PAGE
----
For more information, visit http://en.wikipedia.org/wiki/Paddington_station

^Picture from flicr courtesy of gadgetdude^

28 October 2009

Get Knitting at I Knit London

Unless your author is once again being left behind by the fashion kids, craft is still big. Amongst the twee-est of indie Londoners knitting has been en vogue for some time, and if you need proof, just look at the rise and rise of I Knit London.

Founded as a friends knitting circle in South London in late 2005, I Knit owners Craig and Gerard were soon running a stall in Spitalfields Market before moving to an after-work shop in Bonnington Square, SW8 in September 2006. That shop closed in March 2008, but only so it could move to its present location at 106 Lower Marsh, Waterloo. Since then, the concept has gone from strength to strength, taking knitting to festivals, running the KNIFTA's (the Knitting in Film and Television Awards), and even moving into Gritting (Graffiti Knitting) in the Leake Street Tunnel.

The shop stocks a range of yarns from around Britain the world, as well as needles, crochet hooks and knitting books, and is open seven days a week, with late night opening on Tuesdays, Wednesdays and Thursdays. It is also the only knitting shop in the UK with an alcohol licence, and serves wines, beers and soft drinks.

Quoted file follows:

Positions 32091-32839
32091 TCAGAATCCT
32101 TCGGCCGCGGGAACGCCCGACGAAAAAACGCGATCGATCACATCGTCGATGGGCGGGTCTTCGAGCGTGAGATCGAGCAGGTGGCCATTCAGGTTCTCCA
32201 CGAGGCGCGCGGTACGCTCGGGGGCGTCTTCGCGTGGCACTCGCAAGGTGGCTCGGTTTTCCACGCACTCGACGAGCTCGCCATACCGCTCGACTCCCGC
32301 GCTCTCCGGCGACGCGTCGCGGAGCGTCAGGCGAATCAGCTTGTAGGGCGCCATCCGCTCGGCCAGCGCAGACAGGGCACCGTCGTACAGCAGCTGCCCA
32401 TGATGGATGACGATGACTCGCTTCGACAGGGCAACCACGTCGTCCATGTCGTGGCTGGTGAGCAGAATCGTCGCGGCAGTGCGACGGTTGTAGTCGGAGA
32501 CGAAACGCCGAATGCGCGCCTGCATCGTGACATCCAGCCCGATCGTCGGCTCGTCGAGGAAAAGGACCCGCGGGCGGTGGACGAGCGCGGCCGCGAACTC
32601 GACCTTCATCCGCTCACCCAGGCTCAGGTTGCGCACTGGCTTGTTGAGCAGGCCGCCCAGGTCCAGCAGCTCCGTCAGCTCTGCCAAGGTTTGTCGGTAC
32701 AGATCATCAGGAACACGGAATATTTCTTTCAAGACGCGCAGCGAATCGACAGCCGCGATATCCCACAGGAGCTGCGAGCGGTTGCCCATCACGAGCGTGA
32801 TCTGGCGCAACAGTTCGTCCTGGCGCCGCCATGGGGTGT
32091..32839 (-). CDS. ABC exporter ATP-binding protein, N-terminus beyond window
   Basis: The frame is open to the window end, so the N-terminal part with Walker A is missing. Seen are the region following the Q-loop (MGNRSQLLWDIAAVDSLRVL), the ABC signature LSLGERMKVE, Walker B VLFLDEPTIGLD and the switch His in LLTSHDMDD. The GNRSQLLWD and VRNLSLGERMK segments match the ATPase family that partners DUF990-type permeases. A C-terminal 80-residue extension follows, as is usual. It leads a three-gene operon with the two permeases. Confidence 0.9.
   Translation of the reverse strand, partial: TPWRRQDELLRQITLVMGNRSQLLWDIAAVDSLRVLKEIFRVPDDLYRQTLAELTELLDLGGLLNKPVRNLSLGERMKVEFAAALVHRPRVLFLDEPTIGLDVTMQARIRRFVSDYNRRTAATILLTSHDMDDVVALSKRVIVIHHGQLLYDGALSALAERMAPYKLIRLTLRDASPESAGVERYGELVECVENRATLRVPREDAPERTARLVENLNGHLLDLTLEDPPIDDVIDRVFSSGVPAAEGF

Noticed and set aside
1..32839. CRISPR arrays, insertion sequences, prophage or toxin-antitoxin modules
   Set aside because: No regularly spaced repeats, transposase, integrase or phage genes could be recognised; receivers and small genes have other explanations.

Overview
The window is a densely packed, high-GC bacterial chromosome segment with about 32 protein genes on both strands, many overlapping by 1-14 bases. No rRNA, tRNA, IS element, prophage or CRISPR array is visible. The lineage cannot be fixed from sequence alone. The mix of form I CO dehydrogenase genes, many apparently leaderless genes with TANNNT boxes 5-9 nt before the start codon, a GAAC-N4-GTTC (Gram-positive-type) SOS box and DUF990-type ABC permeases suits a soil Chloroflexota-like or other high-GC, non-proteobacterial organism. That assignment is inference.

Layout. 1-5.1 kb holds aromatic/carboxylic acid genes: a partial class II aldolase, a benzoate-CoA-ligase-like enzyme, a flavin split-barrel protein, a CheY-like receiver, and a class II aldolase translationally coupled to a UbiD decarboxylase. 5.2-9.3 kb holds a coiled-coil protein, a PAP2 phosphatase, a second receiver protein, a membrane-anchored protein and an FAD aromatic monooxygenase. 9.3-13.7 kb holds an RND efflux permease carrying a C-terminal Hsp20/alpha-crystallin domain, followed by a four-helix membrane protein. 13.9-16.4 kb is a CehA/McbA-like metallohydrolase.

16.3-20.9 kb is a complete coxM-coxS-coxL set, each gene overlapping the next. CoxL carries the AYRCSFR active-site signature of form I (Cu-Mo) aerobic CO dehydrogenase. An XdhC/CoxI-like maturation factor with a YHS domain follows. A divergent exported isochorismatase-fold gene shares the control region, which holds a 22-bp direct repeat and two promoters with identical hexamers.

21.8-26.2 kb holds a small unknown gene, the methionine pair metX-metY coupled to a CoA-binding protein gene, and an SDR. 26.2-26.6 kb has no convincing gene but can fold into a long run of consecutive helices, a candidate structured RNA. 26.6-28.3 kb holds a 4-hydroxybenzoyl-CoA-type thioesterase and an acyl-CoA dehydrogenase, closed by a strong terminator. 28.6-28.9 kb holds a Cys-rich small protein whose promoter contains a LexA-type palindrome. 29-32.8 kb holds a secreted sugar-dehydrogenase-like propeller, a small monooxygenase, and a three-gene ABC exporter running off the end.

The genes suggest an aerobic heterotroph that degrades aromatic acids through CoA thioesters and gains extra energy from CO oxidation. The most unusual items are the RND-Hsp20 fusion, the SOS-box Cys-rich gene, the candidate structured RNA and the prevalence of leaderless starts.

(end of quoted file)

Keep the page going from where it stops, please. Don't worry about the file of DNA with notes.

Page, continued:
For more information http://www.iknit.org.uk/.

^Picture from Flickr courtesy of Risager^

27 October 2009

Admire New Zealand House

Your author occasionally likes to dabble in pretending to be (or actually being) a fan of twentieth century architecture, and amongst the capital's celebrated 1960s examples is New Zealand House, on the corner of Haymarket and Pall Mall. Like many of London's modernist buildings, the building was built on a Blitz bomb site - in this case the derelict site of the Carlton Hotel - on this occasion to a design drawn up by the architects Holland, Hannen & Cubitts in 1959.

The building was a markedly different step from the other diplomatic missions of the day in that it was a modernist skyscraper, succeeding New Zealand's former, more traditional, base at 415 the Strand. This was also to be the first tower block to be built in Central London since the war, so it had to be a good one.